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‘Game of Thrones’ gives Northern Ireland tourism boost

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The British province of Northern Ireland has received an economic boost from the hit HBO series “Game of Thrones”, which has just completed its fourth season.

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The fourth season of HBO’s wildly popular series “Game of Thrones” drew to a close on June 15. Millions of fans across the world are bracing themselves for a several-month wait until the next installment of episodes based on George R. R. Martin’s novels.

But the show’s most fervent fans can visit the real-world locations that serve as backdrops for the politically charged fantasy saga, much to the delight of Northern Ireland and its economy.

Much of the series is indeed shot in the British province, where the series’ directors found inspiration for the fictional landscapes of Westeros (including the castle of Winterfell and the Kings Road, locations that will be familiar to loyal viewers). Starting around one year ago, Northern Ireland’s tourism officials published an online guide detailing visits that catered to hardcore “Game of Thrones” fans.

Now Northern Irish authorities are hoping that the show’s growing popularity will draw even larger numbers of tourists -- there were 1.8 million visitors in 2013, and tourism officials are reportedly aiming for 2 million in 2014.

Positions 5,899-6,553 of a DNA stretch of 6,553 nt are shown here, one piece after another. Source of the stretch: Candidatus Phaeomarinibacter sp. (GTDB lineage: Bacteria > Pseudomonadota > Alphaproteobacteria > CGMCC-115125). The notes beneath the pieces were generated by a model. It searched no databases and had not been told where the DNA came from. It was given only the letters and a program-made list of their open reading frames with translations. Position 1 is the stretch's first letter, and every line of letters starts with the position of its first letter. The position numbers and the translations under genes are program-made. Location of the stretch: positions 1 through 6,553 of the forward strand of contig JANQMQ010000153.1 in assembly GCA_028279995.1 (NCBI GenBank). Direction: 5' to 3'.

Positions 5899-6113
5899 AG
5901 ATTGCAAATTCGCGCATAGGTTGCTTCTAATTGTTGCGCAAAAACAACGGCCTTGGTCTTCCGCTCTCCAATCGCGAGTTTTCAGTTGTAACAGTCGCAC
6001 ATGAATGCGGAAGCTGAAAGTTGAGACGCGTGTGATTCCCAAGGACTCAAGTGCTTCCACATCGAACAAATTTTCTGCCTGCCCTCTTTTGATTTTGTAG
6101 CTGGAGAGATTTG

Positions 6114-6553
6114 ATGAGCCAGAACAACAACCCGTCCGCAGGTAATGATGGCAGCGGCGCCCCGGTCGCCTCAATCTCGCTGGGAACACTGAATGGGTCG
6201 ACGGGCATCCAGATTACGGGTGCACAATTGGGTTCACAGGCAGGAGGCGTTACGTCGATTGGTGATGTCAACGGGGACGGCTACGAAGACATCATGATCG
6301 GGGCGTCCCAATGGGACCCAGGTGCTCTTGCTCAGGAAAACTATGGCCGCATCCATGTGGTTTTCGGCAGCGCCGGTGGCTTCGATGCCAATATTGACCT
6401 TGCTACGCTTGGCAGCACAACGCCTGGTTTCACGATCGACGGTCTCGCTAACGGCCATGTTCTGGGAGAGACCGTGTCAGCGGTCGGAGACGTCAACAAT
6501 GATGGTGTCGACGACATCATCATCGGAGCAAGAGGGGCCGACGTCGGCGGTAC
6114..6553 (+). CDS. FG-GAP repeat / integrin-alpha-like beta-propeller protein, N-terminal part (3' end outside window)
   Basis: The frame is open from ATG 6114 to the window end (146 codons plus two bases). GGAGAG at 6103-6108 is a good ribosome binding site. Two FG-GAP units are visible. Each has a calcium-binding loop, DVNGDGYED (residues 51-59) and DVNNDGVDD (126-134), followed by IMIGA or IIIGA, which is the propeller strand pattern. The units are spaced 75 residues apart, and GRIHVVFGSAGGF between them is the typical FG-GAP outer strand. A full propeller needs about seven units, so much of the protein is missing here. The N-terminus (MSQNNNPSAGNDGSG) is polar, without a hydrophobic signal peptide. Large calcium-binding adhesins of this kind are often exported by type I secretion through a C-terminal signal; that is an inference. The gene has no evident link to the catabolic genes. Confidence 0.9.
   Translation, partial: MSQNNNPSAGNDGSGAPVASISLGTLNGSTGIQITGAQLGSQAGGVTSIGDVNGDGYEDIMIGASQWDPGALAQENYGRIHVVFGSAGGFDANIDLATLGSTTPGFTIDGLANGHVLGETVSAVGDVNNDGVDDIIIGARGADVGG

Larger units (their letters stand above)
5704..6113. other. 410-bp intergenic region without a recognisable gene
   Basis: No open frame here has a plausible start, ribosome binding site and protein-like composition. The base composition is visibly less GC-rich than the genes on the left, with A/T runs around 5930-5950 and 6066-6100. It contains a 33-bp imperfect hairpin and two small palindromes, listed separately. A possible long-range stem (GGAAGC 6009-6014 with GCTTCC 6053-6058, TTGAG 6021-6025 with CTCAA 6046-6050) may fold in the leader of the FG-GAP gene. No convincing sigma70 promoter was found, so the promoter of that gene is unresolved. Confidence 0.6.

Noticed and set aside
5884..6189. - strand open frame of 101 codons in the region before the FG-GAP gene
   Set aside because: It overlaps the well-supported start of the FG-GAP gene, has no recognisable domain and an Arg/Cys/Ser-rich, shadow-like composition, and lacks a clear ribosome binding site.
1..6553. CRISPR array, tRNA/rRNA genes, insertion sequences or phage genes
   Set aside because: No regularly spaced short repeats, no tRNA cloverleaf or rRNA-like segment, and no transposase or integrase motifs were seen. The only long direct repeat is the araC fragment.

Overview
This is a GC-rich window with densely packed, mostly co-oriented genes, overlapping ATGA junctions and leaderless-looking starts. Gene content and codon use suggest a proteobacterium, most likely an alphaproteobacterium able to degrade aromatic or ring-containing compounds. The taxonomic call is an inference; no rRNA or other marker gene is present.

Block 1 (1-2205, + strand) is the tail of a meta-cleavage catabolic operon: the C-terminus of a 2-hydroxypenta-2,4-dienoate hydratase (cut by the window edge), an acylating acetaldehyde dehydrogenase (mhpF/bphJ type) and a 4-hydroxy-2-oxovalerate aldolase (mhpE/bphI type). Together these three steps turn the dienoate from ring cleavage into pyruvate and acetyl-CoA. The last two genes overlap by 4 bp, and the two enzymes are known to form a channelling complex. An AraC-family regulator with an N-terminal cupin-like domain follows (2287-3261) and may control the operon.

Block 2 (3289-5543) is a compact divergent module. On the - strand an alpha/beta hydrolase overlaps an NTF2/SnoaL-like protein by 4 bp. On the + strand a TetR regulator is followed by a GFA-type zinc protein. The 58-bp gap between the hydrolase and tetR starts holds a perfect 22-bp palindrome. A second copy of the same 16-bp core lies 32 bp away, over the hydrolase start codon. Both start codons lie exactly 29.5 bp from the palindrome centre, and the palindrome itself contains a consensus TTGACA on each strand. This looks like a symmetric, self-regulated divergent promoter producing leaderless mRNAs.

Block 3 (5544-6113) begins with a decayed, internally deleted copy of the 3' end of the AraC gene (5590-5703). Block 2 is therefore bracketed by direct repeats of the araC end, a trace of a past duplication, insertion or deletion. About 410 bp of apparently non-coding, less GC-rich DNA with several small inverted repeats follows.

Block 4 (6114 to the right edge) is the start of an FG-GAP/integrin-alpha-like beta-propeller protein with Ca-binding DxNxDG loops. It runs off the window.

Queen Elizabeth, superfan?

Those aims may very well be realistic. The “Game of Thrones Tour” concocted by McComb’s Travel, a Belfast-based tour organising agency, saw a spike in reservations following the Season 4 finale, according to US media reports.

“[T]he really great thing is, these are not people who are coming to Northern Ireland anyway. They are coming because of ‘Game of Thrones’,” Christine McComb, one of the agency’s owners, told British daily The Guardian.

Perhaps the highest-profile participant in the wave of “Game of Thrones” tourism is Queen Elizabeth II, who stopped by the series’ set at Belfast’s Titanic Studios during a visit to Northern Ireland on Tuesday.

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